Today in private construction projects throughout Florida there are more and more termination for convenience provisions that are being utilized in construction agreements. Accordingly, Parties need to cognizant of their rights, obligations and remedies, under the operative construction agreement. General contractors, subcontractors, and material suppliers need to carefully negotiate any potential termination for convenience provisions and try to do their best to negotiate and not have it included in the construction agreement. In the event that there is a termination for convenience agreement then the contractor must ensure/address that economic expectations for the parties are met with the project. As such, the termination for convenience should require that the contractor be reimbursed for all reasonable profit and overhead for the work not completed due to exercising the termination for convenience provision. Further, it must be clearly set forth that any exercise of the termination for convenience provision must be set forth in writing and provided pursuant to the notice provisions of the construction agreement. Owners will typically want the period to notify and terminate to be as short as possible, while conversely, contractors will want the period to be as long as possible. The termination for convenience provision should contain language the expressly prohibits the owner exercising the right to termination solely because the owner obtained a better price for the same scope of work. The termination provision should also include language that specifically addresses the date that the contractor must submit its claim for any payment remining due and a deadline date when payment must be made by the owner. Perhaps the most important item that a contractor must address if a termination for convenience provisions is present is to ensure that all downstream contracts with subcontractors, labor and/or material suppliers, have a termination for convenience provision. It is best practice to ensure that the termination for convenience provision language in the downstream contracts mirror the language of the termination for convenience found in the upstream contracts.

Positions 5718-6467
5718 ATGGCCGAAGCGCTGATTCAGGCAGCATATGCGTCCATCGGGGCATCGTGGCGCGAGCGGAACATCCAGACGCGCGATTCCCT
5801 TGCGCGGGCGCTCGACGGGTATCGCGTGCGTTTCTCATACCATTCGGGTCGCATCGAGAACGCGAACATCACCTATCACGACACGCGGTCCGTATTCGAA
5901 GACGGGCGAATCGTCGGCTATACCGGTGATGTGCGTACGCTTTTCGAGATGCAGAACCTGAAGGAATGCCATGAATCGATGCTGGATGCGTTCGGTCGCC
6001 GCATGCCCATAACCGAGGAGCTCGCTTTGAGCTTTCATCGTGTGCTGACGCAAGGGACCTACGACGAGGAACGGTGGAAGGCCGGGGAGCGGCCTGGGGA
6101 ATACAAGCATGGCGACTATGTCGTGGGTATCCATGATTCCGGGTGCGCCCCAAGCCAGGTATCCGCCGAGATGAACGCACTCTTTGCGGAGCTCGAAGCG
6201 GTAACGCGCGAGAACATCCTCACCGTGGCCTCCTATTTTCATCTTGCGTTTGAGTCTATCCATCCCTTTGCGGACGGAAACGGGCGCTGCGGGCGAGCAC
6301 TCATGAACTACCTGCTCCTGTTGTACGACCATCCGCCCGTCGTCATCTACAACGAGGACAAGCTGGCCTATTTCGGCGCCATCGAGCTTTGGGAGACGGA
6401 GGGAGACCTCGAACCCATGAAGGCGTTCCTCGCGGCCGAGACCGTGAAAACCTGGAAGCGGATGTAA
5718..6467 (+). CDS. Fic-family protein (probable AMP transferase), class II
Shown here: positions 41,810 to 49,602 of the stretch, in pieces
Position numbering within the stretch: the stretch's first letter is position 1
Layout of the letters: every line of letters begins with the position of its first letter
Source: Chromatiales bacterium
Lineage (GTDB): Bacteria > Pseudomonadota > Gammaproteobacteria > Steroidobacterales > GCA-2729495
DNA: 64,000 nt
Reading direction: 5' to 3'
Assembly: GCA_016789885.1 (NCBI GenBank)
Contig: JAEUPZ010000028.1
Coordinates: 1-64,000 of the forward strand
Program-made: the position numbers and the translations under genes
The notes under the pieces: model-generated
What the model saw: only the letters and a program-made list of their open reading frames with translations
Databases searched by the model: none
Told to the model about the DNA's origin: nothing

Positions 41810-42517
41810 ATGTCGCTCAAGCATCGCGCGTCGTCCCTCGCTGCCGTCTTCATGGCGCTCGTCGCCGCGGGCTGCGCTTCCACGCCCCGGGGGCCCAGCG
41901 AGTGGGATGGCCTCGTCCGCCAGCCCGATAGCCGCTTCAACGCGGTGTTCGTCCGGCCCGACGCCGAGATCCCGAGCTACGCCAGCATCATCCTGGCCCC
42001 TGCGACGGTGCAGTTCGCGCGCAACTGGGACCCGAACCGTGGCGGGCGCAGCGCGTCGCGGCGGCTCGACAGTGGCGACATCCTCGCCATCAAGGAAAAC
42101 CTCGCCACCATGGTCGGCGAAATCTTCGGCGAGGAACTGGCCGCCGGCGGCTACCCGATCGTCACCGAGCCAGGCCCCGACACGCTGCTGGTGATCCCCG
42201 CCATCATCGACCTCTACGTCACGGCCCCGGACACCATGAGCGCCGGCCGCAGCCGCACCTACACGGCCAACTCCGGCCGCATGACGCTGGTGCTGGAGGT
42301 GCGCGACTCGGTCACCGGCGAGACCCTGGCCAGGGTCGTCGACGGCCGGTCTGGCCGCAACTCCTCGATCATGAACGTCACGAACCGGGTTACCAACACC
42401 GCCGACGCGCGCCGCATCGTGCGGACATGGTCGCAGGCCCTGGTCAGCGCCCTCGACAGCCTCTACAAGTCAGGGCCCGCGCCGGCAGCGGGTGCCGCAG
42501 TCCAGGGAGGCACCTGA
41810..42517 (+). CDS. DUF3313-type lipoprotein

In Vila & Son Landscaping Corp. v. Posen Constr. Inc., 99 So. 3d 563 (Fla. 2d DCA 2012), the Defendant, Posen Construction, Inc. (“Posen”) entered into a contract with the Florida Department of Transportation.  Posen then subcontracted with Plaintiff, Vila & Sons Landscaping Corp. (“Vila”) to perform the landscaping and irrigation portions of Posen’s work on the project.  The subcontract agreement between Posen and Vila contained the following termination for convenience provision: